First 442 words of the document:
Writing to Argue, Persuade and Advise
Writing to Argue
An argument concerns an issue on which people hold different views. Good arguing
doesn't mean ranting on about your own views; it means having an opinion and giving evidence to
It's good to begin with a bold opening statement making your point clearly right at the start.
Now continue the argument by making a good first point.
Then follow up with a second point, this adds substance to your argument. Use some facts to
back it up.
A winning argument counters opposing views respectfully, and with evidence. For every point
your opponent can make, have an answer.
It's always good to wrap up your argument with a killer final statement. This should leave your
audience in no doubt about what you're saying.
Writing to Persuade
Persuasion has a single-minded goal. It's based on a personal conviction that a particular way of
thinking is right. It's not necessarily about facts either. You may be talking nonsense, but if you're
persuasive enough, you can make people believe anything.
There are 7 powerful techniques you can use to be more persuasive:
1. Anecdotes- Give an example of something that really happened to you or someone else. It's like
telling a short story. Anecdotes will get the reader more interested in what you are saying.
2. Facts- Use facts. Facts make your argument more convincing.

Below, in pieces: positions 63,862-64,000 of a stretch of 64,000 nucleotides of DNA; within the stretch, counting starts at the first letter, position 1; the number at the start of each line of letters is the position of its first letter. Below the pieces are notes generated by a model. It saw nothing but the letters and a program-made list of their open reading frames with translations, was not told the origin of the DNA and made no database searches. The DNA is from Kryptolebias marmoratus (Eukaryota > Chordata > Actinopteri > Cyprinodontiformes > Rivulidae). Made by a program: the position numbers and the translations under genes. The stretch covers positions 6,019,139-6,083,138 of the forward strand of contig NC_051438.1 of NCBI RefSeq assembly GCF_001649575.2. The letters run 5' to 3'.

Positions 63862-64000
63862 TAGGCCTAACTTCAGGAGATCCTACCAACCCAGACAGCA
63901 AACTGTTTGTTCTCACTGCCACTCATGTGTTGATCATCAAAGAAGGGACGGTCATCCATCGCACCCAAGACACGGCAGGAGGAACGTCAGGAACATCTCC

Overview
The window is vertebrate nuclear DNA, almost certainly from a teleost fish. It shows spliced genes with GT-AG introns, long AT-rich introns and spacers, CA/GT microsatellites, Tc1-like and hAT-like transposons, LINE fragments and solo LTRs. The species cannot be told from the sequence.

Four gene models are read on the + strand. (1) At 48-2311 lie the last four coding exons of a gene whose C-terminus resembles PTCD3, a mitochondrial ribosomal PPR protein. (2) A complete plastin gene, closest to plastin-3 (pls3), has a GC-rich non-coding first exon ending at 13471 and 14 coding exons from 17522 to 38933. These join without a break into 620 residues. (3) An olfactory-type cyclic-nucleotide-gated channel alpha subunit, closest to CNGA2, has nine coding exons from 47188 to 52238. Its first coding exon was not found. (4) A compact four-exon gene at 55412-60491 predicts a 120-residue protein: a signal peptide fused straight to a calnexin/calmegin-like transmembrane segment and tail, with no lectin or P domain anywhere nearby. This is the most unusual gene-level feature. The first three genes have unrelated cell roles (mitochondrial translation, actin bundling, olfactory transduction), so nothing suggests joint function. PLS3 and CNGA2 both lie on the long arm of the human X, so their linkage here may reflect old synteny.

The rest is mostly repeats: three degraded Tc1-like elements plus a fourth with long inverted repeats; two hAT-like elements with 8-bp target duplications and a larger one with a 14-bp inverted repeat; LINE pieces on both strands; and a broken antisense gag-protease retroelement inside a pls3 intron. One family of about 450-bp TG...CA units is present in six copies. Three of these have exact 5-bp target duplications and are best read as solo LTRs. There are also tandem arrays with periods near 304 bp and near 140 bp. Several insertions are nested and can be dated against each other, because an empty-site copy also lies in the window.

3. Opinions- Give opinions. Opinions add weight to your argument.
4. Rhetorical questions- Use rhetorical questions. They make people stop and think.
5. Emotive language- Emotive language shows people you feel strongly about the points you're
making. It gets an emotional response from the reader.
6. Similes & Metaphors- Similes and metaphors will express your ideas more vividly.
7. Triplets- Three words one after another, all with the same sound makes people take notice.
The first letters of these techniques spell out `A FOREST'
Writing to Advise
Advising is about offering helpful, unbiased information in a friendly way.
But before you begin, you need to ask a few questions:
Who- Think about your reader- who are you writing for?
What- What about? What do they need to know?
To write good advice you need to follow a few simple rules.
Friendly tone- Use a friendly tone, formal or informal, that suits the audience. If appropriate, use
diagrams. Address the reader directly. Call them "you".
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Build confidence- Build the reader's confidence. Show them that you know what you're talking
Set out options- Set out the options. Advising is about highlighting the options a person has and
letting them making the final decision. Feel free to give your opinion on the options, but
remember- you're not trying to persuade them either way.
The examiner's ten golden rules
1. Clarify the question
Decide on your brief: the genre (or format), your audience and the purpose for writing.